Facebook’s decision to acquire WhatsApp was widely discussed during the past days, with many users being impressed by the $16 billion that Facebook spent. Why did Facebook spend a fortune for WhatsApp? Was this acquisition a smart deal? What should we expect now?
Actually, Facebook did a strategic move, which is expected to benefit its future plans for several reasons:
1. Mobile Connectivity
Facebook focuses a lot on mobile communication and WhatsApp is the right partner to achieve its ambitious goals. According to their press release, WhatsApp will facilitate their plans by bringing “connectivity and utility to the world”. Facebook is already in the process of creating its own mobile apps, and since their own Messenger didn’t turn out the way they wanted, they are turning to WhatsApp to take mobile communication a step further. WhatsApp is already replacing SMS communication, dominating the mobile market in many countries worldwide. Could Facebook ignore this?
2. User Growth
3. Young Audience
Many articles indicated that Facebook is turning old, with many users replacing it with Snapchat, Instagram, and WhatsApp, depending on the use they prefer. WhatsApp is the primary way of communication for many users and it seems appealing to even the younger ones, which was the latest challenge for Facebook. If it managed to maintain its ‘younger spirit’, by also taking mobile communication to the next level, then a big bet would be won.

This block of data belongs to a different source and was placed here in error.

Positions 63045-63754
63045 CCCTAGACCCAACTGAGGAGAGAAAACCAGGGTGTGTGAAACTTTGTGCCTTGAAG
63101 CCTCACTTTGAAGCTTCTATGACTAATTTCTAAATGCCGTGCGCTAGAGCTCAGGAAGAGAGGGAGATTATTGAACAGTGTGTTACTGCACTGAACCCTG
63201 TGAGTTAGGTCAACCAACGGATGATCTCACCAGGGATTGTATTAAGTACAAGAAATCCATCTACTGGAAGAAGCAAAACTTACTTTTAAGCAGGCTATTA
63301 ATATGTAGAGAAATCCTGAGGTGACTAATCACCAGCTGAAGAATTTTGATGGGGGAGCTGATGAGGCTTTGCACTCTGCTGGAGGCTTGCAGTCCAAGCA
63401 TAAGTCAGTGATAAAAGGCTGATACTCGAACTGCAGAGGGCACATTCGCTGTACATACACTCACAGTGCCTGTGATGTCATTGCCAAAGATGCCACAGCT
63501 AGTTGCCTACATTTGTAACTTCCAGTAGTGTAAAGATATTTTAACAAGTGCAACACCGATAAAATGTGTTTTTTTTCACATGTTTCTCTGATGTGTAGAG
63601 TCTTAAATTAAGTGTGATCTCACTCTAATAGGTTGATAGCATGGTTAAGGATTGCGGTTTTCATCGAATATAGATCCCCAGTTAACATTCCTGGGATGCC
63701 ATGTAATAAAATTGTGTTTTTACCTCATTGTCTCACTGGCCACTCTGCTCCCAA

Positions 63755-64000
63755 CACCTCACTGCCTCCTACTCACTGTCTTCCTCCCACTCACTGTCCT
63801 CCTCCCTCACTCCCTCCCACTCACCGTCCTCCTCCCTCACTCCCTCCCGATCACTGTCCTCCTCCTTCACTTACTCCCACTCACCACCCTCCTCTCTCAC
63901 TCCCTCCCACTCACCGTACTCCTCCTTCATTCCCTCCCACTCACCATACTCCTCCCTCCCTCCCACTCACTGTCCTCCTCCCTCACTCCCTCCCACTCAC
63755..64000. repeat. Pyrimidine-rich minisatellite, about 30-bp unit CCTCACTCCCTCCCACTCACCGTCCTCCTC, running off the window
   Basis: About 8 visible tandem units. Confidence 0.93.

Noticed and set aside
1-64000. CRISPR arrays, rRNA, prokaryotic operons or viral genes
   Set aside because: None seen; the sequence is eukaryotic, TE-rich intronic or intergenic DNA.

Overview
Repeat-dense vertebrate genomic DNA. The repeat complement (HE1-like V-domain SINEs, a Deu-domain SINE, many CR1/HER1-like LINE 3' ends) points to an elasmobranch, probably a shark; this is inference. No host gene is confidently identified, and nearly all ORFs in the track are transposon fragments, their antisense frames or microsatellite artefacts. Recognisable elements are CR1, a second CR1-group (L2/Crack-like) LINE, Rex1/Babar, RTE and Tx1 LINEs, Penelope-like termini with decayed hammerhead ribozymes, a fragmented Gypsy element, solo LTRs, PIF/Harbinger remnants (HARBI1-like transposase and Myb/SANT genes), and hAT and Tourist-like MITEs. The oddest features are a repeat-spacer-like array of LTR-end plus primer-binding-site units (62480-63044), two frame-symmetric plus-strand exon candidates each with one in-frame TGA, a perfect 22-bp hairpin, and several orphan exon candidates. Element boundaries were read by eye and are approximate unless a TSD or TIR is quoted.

Except for its impressive user growth, WhatsApp is also known for its high rates of engagement. It is estimated that 70% of its 450 millions of active users monthly use WhatsApp every day, while an average user sends more than 1200 messages each month. It is almost replacing SMS messaging and this potential cannot be overlooked.
According to Mark Zuckerberg,
WhatsApp is the only widely used app we’ve ever seen that has more engagement and a higher percent of people using it daily than Facebook itself.
5. Mobile Advertising
We are in the middle of a mobile explosion, which makes mobile advertising more valuable than ever. Facebook focuses a lot on its mobile aspect, which leads to an increased chance of a higher monetization. Although the co-founder and CEO of WhatsApp Jan Koum made clear that:
Monetization is not going to be a prioritization for us. We are excited by where we are going to be five to 10 years from now. We are focused on growth.
It is still certain that the margins of profit will be high, both for Facebook and WhatsApp, even by focusing on user growth first.
To sum up, WhatsApp will be a great ally for Facebook’s goal to dominate the globe in terms of communication and messaging and it will be exciting to see how it goes.
Do you still question then why Facebook spent so many billion dollars for WhatsApp?
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